Oral Health American’s Slogan Contest Educates Young Baseball and Softball Players About the Dangers of Tobacco Use

Posted on October 9, 2013

CHICAGO, Aug. 20, 2012 — The National Spit Tobacco Education Program (NSTEP®) announced the winner of its annual slogan contest today, and encouraged young baseball and softball players to talk to their coaches and parents about tobacco addiction and the health risks of using tobacco products, including spit and smokeless tobacco.

This year’s slogan contest winner is Stone Huffman, an 11-year-old Little League Baseball player with the Mechanicsburg, Pa., Little League, whose submission, “Let's play ball, you make the call … don't chew tobacco” sends a clear message that tobacco has no place in the ballpark.

"We were thrilled when we found out Stone won," said his mother, Tiffany Huffman, who works as a dental hygienist and encouraged her son to enter the contest. "He was shocked when we told him and now that it's sunk in he's so excited. I'm always pushing the kids to take care of their teeth, and this contest allowed me to talk to them about avoiding tobacco use too.” Stone will receive a monetary award, a trip to the event with his family, and an on-field award ceremony.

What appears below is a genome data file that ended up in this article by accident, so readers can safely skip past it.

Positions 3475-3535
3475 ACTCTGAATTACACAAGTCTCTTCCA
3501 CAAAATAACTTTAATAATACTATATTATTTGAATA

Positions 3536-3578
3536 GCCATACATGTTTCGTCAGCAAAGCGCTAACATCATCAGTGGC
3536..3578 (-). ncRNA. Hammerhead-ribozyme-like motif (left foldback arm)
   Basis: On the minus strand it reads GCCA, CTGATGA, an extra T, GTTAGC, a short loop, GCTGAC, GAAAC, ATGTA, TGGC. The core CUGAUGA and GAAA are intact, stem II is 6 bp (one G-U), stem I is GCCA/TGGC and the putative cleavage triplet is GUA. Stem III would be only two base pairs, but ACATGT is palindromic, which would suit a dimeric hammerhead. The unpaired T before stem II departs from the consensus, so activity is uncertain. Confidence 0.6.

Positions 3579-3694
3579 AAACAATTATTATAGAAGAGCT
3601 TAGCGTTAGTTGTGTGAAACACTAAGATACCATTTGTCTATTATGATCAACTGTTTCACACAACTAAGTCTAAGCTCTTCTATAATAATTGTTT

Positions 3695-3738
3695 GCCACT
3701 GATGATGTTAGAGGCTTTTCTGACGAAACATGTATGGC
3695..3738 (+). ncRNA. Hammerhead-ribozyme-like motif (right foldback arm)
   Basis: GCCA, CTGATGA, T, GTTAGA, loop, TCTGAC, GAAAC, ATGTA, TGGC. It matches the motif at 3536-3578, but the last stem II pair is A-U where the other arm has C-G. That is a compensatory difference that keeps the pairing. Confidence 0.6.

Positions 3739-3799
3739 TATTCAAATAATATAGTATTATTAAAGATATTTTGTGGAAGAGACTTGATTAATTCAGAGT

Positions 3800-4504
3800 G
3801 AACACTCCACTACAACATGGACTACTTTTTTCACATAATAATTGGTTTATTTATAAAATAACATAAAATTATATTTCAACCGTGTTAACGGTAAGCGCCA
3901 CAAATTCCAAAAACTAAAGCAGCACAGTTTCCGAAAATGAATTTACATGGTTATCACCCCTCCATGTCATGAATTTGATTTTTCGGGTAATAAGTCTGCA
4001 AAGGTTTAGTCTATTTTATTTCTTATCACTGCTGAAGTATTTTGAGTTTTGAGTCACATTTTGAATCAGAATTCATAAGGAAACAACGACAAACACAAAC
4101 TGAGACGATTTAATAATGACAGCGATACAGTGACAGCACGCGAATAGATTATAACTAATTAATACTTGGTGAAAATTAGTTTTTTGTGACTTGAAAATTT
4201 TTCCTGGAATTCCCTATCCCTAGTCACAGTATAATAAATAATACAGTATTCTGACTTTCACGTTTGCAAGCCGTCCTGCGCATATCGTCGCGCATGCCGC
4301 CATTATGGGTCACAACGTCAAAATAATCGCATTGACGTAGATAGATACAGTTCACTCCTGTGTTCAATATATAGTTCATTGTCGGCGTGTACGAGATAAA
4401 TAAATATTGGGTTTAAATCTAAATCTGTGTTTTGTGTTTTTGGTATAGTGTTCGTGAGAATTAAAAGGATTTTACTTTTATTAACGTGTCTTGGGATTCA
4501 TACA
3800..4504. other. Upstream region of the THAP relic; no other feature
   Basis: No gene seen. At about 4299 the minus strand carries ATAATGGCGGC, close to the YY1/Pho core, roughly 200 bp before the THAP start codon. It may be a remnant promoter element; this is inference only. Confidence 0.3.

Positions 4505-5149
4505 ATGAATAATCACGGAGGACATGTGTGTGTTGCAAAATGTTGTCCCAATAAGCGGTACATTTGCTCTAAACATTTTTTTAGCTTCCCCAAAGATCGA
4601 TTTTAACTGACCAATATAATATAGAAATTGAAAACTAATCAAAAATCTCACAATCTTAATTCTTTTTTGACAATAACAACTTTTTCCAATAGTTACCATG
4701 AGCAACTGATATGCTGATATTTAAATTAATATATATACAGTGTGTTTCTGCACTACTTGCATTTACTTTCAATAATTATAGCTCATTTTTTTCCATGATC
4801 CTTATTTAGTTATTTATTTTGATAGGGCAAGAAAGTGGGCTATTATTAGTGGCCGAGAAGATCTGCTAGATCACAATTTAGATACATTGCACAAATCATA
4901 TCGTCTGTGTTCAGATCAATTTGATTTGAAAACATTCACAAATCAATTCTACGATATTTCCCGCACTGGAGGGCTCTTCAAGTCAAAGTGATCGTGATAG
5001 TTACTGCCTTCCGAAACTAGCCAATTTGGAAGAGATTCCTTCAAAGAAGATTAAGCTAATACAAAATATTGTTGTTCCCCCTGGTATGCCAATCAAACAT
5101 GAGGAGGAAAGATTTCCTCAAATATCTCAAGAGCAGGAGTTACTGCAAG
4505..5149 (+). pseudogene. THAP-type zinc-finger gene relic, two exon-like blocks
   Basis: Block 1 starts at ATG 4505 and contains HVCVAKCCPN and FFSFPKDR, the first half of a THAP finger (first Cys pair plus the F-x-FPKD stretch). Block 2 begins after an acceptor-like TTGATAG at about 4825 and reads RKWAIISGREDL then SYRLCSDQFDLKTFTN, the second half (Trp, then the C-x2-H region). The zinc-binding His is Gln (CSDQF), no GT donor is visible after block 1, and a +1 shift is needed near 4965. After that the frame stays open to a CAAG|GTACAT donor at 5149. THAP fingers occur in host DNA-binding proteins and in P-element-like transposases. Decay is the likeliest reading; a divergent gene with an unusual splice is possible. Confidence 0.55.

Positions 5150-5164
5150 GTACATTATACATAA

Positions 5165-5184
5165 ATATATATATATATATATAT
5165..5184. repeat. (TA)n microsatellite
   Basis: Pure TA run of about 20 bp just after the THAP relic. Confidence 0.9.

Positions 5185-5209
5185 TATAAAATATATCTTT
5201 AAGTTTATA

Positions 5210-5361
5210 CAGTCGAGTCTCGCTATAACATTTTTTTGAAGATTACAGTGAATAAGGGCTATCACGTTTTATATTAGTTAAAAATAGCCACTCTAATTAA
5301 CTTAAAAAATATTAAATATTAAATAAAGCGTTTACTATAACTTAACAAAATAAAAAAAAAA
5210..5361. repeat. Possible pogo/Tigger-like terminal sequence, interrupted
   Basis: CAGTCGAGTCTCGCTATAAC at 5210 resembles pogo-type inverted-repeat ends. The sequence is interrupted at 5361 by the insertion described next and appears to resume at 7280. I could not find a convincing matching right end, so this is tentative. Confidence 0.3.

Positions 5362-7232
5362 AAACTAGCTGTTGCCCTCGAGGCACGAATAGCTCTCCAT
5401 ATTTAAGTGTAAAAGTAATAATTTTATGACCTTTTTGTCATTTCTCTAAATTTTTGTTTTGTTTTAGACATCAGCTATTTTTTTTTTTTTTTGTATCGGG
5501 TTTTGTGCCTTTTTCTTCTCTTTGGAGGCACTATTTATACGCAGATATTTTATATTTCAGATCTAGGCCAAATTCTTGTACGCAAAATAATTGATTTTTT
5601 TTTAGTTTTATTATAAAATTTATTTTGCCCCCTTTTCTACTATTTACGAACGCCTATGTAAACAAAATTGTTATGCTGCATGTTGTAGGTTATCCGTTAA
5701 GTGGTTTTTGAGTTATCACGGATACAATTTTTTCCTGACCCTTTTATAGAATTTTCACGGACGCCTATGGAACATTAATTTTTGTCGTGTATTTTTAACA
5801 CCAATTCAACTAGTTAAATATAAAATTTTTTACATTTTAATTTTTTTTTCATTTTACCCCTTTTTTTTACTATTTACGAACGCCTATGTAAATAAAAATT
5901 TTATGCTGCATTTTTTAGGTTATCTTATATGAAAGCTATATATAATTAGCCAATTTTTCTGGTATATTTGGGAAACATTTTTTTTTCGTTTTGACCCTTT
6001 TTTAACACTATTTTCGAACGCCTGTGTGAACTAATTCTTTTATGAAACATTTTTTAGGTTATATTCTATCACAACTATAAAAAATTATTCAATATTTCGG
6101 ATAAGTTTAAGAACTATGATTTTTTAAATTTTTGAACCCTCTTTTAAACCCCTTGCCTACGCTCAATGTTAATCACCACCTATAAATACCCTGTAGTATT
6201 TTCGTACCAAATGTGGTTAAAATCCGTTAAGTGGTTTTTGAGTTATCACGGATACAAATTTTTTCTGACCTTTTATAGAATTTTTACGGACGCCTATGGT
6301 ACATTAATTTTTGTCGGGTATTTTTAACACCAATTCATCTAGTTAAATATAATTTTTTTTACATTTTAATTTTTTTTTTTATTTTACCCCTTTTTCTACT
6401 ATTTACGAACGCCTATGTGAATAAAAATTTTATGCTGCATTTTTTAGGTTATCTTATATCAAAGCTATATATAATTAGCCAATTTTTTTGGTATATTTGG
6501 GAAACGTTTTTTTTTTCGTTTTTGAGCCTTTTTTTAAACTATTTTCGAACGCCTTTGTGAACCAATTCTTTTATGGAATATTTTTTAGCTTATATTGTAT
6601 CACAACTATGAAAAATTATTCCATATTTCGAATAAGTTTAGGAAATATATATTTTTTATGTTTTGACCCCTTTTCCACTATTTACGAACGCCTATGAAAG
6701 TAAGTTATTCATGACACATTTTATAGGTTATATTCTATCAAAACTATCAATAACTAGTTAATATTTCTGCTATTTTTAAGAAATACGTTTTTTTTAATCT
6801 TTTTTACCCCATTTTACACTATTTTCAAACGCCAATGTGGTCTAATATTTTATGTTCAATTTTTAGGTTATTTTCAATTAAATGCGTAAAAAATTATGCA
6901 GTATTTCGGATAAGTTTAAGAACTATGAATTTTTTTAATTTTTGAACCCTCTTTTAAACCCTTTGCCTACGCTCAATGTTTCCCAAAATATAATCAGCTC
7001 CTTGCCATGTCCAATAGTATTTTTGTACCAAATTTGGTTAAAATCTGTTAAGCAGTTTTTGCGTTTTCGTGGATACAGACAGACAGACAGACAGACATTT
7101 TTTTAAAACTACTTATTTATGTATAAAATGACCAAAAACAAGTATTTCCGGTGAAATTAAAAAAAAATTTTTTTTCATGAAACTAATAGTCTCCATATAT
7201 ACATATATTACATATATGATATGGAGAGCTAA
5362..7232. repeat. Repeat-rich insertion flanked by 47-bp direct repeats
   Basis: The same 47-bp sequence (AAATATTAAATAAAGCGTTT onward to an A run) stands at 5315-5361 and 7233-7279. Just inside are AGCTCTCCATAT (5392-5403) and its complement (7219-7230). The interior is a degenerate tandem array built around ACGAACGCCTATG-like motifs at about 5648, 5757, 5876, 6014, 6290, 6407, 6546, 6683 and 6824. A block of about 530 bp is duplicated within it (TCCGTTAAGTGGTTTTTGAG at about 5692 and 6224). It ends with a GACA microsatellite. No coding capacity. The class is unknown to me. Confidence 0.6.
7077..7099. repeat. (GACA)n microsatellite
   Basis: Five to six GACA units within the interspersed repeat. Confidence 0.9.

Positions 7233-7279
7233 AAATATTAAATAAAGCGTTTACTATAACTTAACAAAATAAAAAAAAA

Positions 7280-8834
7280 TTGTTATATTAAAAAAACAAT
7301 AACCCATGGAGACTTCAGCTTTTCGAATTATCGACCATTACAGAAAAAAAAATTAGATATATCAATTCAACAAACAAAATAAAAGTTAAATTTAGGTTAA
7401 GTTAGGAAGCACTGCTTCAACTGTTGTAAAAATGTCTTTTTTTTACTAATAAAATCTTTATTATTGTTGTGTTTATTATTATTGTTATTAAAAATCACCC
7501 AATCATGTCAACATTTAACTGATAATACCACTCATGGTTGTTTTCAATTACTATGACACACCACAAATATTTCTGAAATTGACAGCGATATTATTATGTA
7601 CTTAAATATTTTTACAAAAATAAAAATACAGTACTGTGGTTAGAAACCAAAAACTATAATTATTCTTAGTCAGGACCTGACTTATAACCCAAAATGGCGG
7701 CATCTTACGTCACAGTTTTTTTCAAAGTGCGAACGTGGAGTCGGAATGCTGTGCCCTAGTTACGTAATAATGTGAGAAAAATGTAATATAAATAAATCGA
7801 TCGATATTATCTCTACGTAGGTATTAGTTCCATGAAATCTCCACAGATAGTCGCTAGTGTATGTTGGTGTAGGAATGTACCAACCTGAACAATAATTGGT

According to the 2009 Centers for Disease Control and Prevention’s Youth Risk Behavior Surveillance, about nine percent of high school students used smokeless tobacco in the past 30 days. The 2009 Monitoring the Future study from the University of Michigan found that 80 percent of 10th graders disapprove of people using spit tobacco regularly.

Oral Health America’s NSTEP® works with Little League International to educate families about the risks of spit tobacco use, including oral cancer, gum disease, tooth decay, and nicotine addiction.  During the 10-Day Little League Baseball World Series, the winning slogan reaches tens of thousands of young baseball and softball players and their families, bringing more attention to this dangerous habit.

Oral Health America is connecting communities with resources to increase access to care, education and advocacy for all Americans, especially those most vulnerable.  To find out more, visit www.oralhealthamerica.org.

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